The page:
Penny Siopis, Shame, 2002-2005, installation of 165 mixed-media paintings
For Art Basel's OVR: Pioneers, Stevenson is proud to present two works by Penny Siopis, made nearly two decades apart, that offer prescient and sustained analysis of the relations of power within the psychosexual and political realms. Shame, her iconic series of paintings, and a new film titled Shadow Shame Again, are both concerned with the public and psychological state of shame, and find great resonance in an era of growing discussions around gender, rape culture and consent. The works are also on view at the Cape Town gallery for an extended period following the fair.
Since the late 1970s, Siopis (b. 1953, South Africa) has worked across various media in innovative ways that merge the visceral and the conceptual, continually engaging with the shifting social and political situations in South Africa and beyond. Encompassing body politics, migration, history and memory, grief and shame, climate change and the relation between the human and non-human, her explorations have been characterised by her interest in what she calls the ‘poetics of vulnerability’.
Siopis has given form to the complexities of the post-apartheid moment as both a practitioner and an educator. Her intuitive material investigations, underpinned by rigorous theoretical frameworks and post-colonial thought, have set the precedent for a generation of young artists who employ aesthetic provocations for political intent, while challenging the tradition of painting within local and global art history.
Siopis conceived of the Shame series in the early 2000s, in the wake of South Africa’s Truth and Reconciliation Commission. Here, she observed, shame was ‘dramatized and confronted as a state of hurt and complicity in the hurt of others’. The paintings – ‘a crowd that multiplied and grew into a grid’ – give form to the imaginative realm of shame, both as embodying the loss of dignity and integrity, and as offering fertile ground for empathy. She found many of her materials in the children’s section of the craft shop, including rubber stamps of sentimental sayings: ‘I’m sorry’, ‘Get well soon’, ‘Hug me’, ‘Hush little baby’ … She writes, ‘I thought how so much childhood hurt, real or imagined, grows with us, over and over again, as shame.’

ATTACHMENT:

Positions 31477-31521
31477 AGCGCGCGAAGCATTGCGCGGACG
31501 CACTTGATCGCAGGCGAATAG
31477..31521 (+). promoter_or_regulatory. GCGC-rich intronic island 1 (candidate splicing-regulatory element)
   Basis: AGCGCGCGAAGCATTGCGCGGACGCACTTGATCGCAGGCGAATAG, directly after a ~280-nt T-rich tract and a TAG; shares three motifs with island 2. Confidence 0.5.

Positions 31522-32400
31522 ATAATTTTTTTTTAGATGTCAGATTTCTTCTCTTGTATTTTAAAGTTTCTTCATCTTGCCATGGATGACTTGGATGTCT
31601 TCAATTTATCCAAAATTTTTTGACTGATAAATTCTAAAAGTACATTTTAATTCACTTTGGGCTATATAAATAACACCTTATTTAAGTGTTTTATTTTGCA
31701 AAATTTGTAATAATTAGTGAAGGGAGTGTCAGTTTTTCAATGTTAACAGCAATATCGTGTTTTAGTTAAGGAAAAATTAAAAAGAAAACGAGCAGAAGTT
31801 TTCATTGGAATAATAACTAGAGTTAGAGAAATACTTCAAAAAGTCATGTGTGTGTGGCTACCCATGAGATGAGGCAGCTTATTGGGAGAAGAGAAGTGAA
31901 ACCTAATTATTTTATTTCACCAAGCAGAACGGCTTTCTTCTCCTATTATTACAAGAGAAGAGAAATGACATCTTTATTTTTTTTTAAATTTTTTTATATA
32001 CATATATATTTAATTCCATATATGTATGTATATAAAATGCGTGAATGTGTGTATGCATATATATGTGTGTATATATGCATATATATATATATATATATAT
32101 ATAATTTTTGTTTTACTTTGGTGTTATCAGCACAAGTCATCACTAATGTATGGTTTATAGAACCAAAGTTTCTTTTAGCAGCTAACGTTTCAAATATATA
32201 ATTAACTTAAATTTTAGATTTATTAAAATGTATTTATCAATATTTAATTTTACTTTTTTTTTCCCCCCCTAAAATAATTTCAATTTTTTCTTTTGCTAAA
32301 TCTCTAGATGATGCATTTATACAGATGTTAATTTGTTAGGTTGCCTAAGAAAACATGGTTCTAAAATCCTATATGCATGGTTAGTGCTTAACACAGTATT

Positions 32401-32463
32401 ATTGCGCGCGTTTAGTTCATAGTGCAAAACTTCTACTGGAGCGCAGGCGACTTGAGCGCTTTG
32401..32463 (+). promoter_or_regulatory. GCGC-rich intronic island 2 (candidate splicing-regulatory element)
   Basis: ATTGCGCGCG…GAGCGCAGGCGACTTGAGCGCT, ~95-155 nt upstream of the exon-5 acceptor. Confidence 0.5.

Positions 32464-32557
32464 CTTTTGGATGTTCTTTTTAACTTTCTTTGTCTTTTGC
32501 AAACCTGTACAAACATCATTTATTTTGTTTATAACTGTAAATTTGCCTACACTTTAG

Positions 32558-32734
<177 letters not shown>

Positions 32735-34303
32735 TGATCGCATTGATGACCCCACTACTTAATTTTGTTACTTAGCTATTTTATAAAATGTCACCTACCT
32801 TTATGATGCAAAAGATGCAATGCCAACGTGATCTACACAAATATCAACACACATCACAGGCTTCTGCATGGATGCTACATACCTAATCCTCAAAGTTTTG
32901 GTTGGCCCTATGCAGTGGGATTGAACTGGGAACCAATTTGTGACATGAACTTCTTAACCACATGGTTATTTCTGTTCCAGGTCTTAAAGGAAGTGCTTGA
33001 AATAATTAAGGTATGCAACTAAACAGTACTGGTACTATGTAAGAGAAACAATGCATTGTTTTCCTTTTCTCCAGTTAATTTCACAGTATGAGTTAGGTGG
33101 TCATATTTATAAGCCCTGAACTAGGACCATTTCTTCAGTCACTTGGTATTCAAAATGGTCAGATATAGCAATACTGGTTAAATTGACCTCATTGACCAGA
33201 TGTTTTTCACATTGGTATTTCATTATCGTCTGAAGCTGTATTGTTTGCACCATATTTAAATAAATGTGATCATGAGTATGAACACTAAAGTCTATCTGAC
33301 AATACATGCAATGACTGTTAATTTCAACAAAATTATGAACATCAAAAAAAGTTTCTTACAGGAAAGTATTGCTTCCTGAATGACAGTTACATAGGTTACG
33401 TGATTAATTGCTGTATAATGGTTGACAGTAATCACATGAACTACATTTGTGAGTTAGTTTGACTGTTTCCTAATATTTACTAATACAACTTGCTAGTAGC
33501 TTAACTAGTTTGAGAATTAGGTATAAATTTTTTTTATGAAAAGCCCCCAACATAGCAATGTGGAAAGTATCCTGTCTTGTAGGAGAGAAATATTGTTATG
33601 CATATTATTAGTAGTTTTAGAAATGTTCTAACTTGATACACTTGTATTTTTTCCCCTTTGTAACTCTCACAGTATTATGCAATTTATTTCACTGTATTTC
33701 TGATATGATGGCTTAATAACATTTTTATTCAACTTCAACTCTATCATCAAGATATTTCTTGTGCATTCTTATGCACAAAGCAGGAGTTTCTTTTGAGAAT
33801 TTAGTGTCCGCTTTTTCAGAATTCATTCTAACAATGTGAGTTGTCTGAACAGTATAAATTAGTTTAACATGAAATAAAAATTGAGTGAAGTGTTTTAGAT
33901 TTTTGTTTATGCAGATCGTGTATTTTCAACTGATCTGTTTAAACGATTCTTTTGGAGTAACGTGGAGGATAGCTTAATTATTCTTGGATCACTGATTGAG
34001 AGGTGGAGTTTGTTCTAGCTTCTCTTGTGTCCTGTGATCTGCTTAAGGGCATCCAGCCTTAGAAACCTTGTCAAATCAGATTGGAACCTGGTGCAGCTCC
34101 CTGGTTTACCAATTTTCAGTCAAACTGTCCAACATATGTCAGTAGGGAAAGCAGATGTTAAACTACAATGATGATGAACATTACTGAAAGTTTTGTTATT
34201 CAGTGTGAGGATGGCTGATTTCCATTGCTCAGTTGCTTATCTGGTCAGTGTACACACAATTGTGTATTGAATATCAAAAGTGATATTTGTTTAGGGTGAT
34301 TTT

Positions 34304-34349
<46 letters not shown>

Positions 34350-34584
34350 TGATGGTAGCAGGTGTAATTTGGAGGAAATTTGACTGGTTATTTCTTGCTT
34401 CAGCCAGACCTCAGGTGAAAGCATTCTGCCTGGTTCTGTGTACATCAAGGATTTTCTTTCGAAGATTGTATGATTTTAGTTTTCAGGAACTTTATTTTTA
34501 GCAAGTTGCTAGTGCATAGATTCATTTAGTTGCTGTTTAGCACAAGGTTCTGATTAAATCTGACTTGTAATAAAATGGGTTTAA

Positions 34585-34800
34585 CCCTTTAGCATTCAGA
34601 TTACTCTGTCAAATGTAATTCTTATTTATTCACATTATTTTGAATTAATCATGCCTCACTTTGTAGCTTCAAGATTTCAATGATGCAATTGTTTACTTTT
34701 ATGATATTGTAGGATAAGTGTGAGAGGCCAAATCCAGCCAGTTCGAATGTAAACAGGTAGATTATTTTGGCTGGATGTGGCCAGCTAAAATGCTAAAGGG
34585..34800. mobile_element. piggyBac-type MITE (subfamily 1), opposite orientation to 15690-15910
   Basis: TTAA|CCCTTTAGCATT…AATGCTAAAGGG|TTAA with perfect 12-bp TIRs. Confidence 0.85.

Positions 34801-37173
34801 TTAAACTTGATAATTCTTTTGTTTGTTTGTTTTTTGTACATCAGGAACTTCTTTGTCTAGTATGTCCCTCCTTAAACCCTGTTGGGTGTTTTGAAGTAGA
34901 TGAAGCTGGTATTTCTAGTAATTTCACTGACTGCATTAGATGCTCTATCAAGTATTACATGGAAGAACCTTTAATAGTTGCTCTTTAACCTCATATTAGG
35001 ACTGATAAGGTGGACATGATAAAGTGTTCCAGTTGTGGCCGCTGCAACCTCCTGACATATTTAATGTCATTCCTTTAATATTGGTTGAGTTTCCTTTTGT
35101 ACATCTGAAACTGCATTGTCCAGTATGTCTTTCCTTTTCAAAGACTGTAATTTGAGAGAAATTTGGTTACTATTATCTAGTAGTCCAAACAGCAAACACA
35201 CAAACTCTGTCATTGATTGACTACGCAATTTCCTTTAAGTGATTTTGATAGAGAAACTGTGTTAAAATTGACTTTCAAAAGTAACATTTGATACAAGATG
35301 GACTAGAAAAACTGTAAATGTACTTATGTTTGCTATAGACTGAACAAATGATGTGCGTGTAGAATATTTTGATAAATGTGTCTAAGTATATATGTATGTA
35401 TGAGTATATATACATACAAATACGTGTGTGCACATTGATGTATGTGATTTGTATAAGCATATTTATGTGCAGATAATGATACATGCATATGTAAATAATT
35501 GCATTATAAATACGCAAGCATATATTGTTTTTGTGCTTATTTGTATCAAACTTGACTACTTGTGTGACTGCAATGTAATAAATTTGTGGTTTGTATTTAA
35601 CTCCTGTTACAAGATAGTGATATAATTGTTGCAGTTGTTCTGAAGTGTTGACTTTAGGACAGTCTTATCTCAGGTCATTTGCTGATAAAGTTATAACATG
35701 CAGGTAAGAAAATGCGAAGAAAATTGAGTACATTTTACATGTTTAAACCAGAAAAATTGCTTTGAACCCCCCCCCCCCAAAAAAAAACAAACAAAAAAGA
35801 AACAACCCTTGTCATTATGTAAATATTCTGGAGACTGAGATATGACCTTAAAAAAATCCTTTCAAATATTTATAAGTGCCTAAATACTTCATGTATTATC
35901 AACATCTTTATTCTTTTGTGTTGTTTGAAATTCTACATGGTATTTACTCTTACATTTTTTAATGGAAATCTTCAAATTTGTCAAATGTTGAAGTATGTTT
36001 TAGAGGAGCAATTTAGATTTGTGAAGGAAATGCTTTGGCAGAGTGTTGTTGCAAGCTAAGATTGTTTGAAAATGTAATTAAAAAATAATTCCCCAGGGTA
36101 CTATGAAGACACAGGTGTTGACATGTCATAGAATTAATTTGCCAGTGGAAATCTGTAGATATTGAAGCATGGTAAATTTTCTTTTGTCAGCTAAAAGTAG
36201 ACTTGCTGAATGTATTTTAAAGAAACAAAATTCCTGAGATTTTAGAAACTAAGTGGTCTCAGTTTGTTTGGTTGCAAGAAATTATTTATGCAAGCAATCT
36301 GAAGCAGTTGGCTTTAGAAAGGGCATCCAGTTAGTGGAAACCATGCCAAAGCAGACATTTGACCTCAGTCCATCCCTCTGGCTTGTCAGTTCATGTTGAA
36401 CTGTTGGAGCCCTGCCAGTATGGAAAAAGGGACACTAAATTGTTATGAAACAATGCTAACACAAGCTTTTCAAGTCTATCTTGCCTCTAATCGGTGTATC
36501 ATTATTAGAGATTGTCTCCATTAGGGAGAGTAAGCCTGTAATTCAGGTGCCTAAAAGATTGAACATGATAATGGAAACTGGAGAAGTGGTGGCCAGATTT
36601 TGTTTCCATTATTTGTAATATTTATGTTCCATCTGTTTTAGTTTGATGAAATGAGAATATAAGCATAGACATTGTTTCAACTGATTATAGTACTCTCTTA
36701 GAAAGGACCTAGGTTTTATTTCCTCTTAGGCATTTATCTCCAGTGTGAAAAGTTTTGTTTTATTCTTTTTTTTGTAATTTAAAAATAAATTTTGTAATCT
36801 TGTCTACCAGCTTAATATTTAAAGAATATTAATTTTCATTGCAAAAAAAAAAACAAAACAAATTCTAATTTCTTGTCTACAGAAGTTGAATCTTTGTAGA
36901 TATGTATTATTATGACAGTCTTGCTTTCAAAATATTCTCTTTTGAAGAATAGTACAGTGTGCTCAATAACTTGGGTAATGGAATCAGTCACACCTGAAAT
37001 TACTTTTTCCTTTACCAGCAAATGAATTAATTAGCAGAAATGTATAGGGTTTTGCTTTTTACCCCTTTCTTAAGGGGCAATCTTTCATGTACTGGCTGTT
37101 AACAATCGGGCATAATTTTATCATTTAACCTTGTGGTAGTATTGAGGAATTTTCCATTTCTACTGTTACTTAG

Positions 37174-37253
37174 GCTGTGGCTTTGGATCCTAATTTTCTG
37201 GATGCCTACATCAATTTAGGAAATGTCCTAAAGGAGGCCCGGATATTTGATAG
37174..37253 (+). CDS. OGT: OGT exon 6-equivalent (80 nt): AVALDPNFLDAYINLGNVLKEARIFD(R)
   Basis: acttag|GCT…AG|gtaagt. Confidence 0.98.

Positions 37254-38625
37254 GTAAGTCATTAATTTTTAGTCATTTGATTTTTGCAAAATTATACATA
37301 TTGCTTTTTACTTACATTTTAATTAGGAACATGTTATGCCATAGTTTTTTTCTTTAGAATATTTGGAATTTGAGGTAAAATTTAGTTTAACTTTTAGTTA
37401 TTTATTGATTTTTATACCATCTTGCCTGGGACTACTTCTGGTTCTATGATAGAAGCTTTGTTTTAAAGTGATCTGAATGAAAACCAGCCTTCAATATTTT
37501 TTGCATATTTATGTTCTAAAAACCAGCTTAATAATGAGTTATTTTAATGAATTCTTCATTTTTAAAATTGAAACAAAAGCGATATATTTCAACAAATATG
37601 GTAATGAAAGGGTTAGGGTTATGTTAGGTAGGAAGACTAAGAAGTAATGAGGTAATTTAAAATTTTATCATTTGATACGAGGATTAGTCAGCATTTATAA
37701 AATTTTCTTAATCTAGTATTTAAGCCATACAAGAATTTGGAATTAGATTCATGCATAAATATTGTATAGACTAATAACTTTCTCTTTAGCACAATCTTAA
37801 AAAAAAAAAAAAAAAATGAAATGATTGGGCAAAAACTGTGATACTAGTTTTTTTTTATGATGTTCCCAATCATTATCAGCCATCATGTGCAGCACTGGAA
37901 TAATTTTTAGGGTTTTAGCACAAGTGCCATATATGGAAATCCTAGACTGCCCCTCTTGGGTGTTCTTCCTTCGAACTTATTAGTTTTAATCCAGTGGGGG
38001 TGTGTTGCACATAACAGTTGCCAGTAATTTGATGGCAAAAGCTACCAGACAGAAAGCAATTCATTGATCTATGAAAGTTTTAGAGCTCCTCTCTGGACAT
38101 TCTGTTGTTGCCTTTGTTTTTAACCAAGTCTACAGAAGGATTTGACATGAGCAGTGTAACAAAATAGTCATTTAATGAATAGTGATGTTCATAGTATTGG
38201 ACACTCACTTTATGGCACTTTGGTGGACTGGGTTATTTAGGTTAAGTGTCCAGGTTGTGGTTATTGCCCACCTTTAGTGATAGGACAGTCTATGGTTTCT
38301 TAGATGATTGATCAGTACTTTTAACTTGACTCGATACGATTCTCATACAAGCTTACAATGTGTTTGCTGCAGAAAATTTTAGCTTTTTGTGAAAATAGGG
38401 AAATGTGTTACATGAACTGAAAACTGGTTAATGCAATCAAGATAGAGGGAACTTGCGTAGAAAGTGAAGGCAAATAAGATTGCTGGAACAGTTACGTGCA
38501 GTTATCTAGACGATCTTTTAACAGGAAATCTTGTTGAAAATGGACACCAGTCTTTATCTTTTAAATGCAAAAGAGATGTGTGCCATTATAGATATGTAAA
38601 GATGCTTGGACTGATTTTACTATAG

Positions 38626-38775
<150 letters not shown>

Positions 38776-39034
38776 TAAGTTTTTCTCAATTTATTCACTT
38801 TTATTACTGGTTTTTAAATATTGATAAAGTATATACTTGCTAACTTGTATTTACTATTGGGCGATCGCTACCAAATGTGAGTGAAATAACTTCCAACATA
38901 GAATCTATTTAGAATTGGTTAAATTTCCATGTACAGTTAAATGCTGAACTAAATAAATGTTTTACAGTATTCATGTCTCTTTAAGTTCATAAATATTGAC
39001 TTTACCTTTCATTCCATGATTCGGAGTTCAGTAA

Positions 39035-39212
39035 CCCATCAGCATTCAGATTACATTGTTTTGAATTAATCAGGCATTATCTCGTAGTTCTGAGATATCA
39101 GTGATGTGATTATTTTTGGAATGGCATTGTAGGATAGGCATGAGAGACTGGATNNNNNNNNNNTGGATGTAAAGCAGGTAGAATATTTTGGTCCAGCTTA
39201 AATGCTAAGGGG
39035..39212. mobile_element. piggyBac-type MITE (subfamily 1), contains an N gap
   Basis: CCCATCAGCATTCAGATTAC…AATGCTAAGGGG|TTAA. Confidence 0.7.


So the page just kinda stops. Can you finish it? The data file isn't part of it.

In 2005 the paintings formed part of Siopis’ multi-media installation Three Essays on Shame at the Freud Museum in London, where they were hung as a frieze around Freud’s deathbed. Siopis described the works in a lecture at the museum: ‘The paintings are small and intimate, imaginings of childhood sexuality and dread. Imaging in paint can be troubling. Painting, for me, can materialise otherwise invisible, unspeakable, even unthinkable trauma … If the anxiety of being looked at is distinctive in shame, then the viewer is not a passive onlooker, but a sometimes uneasy witness, an uneasiness which may arise from a sense of being complicit in the shaming.’
The culture around sexual violence clearly evoked in the Shame paintings continues to be expressed in Siopis’ new film as a matter of urgency, for South Africa and the rest of the world. Shadow Shame Again speaks to ‘the other pandemic’ – the way many South Africans describe the spike in gender-based violence and femicide during lockdown. Using footage from her collection of found 8mm and 16mm home movies, Siopis sets fragments of image sequences to words – their brevity acknowledging the failure of language in response to this ‘shadow shame’ – and emotive sound. The film is dedicated to Tshegofatso Pule who, eight months pregnant, was stabbed to death and found hanging in a tree during lockdown in South Africa; ‘the mental image became a rallying cry in protest, and a locus of national shame’.
Art Basel OVR: Pioneers previewed on 24 March; public days were 25 to 27 March.
Click here to watch a conversation between Siopis and feminist art historian Griselda Pollock that took place on Zoom as part of Art Basel's OVR: Pioneers talks programme.